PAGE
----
Inequality will get worse

The bad news is that although the Occupy Movement has come and gone, high inequality in US income, wealth, and political power remain. The worse news is that there are strong reasons to expect things to get worse.

There are still 2.4 billion people in the world employed in agriculture. For example, 40% of China’s work force is still agricultural,  compared to <3% of the US. Although the global shift away from agricultural employment has slowed with the global recession, there is little reason to doubt that the rapid migration from the country to the city will resume when the economy revives (the image is of Sao Paulo). These people will be competing in a global market for low-skilled jobs.

There is little reason to expect this market to grow. Industrial production is already highly automated in the developed world and will offer few work opportunities in the future. Services industries are on the brink of an automation revolution. The Google driverless car is about to eliminate millions of driving jobs. Robots will soon be cooking, cleaning floors, stocking shelves, and filling orders in retail settings. And, fellow professors, are we about to discover that the world needs just a handful of lecturers on calculus or Kant?

Leontief wrote that

The general theoretical proposition that the worker who loses his job in one industry will necessarily be able to find employment, possibly after appropriate retraining, in some other industry is as invalid as would be the assertion that horses that lost their job in transportation and agriculture can necessarily have been put to another economically productive use.

Surely, Leontief’s analogy is false? Certainly, humans are far more adaptable than horses and will find new niches as older trades vanish? Maybe, but the capabilities of autonomous machines appear to be evolving more quickly than human capabilities.

Marx imagined that we would use the productivity of the modern world to free ourselves to labor on whatever we wished.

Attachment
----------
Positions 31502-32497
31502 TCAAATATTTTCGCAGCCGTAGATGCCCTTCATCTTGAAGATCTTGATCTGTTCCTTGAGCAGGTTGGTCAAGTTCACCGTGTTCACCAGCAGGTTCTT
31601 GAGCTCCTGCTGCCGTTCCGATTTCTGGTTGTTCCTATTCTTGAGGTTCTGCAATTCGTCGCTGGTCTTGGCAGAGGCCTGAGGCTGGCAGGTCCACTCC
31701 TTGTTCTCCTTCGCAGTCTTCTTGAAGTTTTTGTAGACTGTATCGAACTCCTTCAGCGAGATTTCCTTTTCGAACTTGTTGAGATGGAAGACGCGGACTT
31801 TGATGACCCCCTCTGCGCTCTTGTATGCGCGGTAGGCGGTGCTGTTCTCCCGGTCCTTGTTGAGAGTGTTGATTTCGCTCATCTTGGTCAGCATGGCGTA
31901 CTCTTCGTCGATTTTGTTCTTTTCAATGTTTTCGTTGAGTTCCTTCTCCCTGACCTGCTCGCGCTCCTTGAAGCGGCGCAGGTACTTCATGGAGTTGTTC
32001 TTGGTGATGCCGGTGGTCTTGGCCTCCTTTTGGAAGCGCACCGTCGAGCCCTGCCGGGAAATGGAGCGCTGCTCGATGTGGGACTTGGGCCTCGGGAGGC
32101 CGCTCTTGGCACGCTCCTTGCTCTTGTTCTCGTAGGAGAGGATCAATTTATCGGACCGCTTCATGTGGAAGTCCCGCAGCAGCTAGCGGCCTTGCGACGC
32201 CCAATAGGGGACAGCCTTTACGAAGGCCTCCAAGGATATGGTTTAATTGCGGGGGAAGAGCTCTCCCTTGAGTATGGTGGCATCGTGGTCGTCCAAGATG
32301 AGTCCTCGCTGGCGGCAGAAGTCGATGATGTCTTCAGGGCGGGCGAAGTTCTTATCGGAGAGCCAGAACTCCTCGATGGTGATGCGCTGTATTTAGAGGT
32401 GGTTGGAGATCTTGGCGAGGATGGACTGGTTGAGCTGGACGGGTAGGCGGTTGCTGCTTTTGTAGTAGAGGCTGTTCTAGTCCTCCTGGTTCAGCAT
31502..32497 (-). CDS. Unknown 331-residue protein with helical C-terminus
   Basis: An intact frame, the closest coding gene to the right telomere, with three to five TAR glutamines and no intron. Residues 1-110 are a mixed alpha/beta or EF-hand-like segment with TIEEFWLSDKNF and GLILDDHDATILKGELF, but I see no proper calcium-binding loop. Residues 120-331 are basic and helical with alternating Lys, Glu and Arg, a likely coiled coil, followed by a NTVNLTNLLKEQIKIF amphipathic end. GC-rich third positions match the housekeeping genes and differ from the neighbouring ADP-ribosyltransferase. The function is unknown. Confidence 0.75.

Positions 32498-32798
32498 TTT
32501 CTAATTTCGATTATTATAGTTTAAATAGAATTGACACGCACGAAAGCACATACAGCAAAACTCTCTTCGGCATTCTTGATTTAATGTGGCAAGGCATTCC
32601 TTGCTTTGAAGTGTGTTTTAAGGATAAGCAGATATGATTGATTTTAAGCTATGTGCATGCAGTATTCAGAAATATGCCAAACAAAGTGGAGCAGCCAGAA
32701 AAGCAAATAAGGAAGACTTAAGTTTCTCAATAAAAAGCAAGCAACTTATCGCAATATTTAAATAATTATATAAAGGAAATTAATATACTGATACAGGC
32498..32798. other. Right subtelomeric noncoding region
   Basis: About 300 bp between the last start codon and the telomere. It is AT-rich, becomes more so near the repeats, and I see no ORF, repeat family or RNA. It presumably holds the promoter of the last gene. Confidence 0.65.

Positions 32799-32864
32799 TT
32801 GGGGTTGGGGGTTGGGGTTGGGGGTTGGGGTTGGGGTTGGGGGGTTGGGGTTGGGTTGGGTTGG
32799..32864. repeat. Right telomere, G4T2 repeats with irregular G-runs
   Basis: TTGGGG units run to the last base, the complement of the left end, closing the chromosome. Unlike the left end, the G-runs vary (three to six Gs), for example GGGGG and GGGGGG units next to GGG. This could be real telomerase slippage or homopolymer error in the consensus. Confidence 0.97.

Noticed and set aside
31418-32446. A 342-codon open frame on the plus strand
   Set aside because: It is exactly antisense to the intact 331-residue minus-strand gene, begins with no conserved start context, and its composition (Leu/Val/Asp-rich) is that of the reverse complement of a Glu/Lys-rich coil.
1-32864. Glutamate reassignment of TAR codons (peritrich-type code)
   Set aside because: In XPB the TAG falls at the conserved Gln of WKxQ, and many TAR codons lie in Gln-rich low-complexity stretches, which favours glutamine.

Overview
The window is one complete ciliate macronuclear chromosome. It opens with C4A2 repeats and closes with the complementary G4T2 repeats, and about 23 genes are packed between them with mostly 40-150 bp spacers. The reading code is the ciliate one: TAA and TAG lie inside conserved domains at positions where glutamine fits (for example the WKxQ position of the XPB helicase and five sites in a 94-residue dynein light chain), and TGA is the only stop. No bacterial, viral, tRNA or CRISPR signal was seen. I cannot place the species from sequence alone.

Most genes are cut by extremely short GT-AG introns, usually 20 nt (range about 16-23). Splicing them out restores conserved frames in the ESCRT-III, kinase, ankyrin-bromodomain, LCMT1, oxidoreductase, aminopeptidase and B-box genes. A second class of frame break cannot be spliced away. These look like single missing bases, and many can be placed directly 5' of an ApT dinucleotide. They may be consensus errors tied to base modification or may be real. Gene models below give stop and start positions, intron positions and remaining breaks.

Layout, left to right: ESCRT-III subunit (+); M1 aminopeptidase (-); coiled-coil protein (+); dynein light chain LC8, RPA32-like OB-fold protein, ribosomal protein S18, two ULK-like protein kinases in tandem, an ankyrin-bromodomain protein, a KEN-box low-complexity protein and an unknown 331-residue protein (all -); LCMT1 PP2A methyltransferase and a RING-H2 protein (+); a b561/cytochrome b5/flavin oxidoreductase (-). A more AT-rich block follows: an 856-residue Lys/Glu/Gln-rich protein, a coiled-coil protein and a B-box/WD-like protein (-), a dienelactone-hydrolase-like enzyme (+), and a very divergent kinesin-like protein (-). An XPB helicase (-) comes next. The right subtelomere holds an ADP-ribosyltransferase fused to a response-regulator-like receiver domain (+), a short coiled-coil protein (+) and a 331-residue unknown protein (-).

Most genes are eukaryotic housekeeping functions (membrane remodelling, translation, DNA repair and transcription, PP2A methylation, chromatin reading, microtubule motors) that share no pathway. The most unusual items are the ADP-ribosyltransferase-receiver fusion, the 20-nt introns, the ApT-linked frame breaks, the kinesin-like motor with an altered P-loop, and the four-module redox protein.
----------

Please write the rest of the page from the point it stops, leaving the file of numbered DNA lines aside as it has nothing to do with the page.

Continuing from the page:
in communist society, where nobody has one exclusive sphere of activity but each can become accomplished in any branch he wishes, society regulates the general production and thus makes it possible for me to do one thing today and another tomorrow, to hunt in the morning, fish in the afternoon, rear cattle in the evening, criticise after dinner, just as I have a mind, without ever becoming hunter, fisherman, herdsman or critic.

A good idea, perhaps, but as things have transpired it can only evoke bitter laughter and the “gnawing criticism of mice.”

Many of our species may soon be as economically irrelevant as horses. Inequality in ownership of physical capital matters, but the key inequality may prove to be inequality in human capital, broadly understood. A serious commitment to human equality requires we find ways to raise everyone’s level of human development.

About Bill Gardner

A health care researcher and a child and quantitative psychologist by training. I am an American living in Canada and am Professor of Paediatrics, Obstetrics & Gynaecology, and Community Health & Epidemiology at Dalhousie University; and Professor of Pediatrics, Psychology, and Psychiatry at The Ohio State University. I also blog at The Incidental Economist (theincidentaleconomist.com) and you can follow me @Bill_Gardner on Twitter.
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